Third Axe: Fraternity and Social order: Personalism
Figure 19. In the three-dimensional approach to social theory, the two current axes (equality and freedom) are joined by a third axis – fraternity – which is, by nature, a non-physical phenomenon, and takes the approach to human development as well as social problems to the level of the spiritual world. The driving emotions of the brotherhood axis are divine (spiritual) love and material evil. By: P. Tammert.
Figure 22. The personalistic social order must distance itself from representative democracy and transition to delegative democracy, which offers all personalities the opportunity to participate in the decision-making process (if the topic applies to them), and leaves the rest of the people with the opportunity to give monetary support to an interest group, if they find that it is pursuing policy in a direction that suits them. Transition to direct democracy presumes that all people have reached a high level of personalistic development and have sufficient free time and intellectual ability to follow social discussions and express their opinions on the issues being discussed. By: P. Tammert.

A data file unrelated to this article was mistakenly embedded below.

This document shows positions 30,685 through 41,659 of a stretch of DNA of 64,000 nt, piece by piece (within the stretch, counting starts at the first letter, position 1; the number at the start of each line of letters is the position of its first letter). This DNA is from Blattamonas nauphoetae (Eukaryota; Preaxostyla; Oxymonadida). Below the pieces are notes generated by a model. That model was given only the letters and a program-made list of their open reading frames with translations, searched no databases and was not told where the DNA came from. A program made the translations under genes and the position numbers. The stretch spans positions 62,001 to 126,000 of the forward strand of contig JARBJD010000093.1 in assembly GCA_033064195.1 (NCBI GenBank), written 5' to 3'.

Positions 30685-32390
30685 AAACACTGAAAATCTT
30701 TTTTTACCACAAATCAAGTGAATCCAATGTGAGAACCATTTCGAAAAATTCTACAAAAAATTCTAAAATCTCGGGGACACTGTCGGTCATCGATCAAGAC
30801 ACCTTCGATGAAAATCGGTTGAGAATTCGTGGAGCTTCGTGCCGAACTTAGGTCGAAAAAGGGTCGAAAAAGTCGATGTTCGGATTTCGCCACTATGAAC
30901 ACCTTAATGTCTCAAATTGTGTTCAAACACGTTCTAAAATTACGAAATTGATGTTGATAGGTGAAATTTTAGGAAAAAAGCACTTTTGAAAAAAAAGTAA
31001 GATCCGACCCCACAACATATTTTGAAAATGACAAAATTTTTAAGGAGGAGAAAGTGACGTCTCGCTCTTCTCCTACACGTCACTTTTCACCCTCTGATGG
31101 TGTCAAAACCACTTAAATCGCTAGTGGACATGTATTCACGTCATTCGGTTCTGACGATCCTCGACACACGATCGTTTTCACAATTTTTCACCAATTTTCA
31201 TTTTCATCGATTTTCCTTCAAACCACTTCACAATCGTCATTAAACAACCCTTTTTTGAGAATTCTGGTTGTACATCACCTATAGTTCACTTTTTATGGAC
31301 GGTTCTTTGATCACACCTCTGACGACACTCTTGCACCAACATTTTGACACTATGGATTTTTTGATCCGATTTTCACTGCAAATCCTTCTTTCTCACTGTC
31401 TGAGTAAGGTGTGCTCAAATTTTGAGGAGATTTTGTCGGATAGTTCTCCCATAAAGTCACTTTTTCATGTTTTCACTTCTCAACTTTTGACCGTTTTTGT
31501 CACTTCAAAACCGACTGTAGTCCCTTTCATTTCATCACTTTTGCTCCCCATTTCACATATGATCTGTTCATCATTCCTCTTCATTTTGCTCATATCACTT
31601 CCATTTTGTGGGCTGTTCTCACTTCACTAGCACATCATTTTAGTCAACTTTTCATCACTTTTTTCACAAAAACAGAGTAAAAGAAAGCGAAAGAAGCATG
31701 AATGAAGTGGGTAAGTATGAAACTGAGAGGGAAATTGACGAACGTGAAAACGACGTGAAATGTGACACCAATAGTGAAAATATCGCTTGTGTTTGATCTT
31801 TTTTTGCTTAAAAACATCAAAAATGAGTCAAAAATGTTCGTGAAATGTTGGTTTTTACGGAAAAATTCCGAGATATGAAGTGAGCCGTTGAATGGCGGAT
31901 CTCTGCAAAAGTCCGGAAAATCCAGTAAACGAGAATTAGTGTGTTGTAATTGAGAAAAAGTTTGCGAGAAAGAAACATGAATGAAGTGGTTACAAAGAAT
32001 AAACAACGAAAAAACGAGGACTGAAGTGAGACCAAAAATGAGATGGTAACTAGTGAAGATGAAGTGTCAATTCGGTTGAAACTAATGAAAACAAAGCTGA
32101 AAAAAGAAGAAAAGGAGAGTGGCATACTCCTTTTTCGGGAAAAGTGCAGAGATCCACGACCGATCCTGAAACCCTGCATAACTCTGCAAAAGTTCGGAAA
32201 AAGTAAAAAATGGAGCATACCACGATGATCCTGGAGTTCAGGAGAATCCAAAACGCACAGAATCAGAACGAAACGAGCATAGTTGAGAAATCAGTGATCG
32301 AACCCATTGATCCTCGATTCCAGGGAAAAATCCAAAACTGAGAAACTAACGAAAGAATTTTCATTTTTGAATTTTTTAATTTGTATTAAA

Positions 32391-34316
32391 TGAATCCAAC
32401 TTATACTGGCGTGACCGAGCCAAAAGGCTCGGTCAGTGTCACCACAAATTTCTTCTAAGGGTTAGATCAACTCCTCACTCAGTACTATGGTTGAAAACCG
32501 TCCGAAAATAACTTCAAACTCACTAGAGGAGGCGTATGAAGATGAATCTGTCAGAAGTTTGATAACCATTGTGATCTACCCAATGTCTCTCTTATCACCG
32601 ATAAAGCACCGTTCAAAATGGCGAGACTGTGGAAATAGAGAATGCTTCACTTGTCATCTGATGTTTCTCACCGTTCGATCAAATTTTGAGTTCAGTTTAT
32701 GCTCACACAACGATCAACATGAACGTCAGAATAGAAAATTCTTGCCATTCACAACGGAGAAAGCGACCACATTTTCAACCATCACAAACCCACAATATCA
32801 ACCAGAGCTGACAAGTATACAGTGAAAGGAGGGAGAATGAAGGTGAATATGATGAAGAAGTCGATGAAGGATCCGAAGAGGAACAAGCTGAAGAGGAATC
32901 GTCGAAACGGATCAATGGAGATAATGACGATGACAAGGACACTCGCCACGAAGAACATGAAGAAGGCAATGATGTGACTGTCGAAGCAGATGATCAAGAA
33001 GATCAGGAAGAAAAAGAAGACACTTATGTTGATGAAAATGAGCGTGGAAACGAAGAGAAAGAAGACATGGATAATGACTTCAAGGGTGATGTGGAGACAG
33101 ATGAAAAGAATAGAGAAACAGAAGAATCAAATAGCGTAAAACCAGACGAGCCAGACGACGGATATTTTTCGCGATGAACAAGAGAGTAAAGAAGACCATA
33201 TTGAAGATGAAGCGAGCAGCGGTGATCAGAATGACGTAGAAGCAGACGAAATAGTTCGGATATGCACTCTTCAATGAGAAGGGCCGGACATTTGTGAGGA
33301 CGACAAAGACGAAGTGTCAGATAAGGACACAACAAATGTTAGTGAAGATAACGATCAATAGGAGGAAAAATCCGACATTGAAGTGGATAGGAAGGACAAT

Figure 21. The personalistic social order exits the two-dimensional space and lays the foundation for developments in a third, i.e. spiritual dimension. The driving force for this development is the need for self-realization and its foundation is a democratic organization of society based on liberty and a market-economy environment. By: P. Tammert.
Figure 23. An inevitable presumption for the transition to a personalistic social order is the ability of people to restrain their egoistic greed for profit. At the start of the road to personalism, society must implement the social market economy model that will offer maximum opportunities to anyone who wishes and is able to advance (i.e. opportunities for study, a healthy living environment and a free market). Movement toward a free-market model cannot begin until the proportion of personalistic people in society exceeds 50%. By: P.Tammert.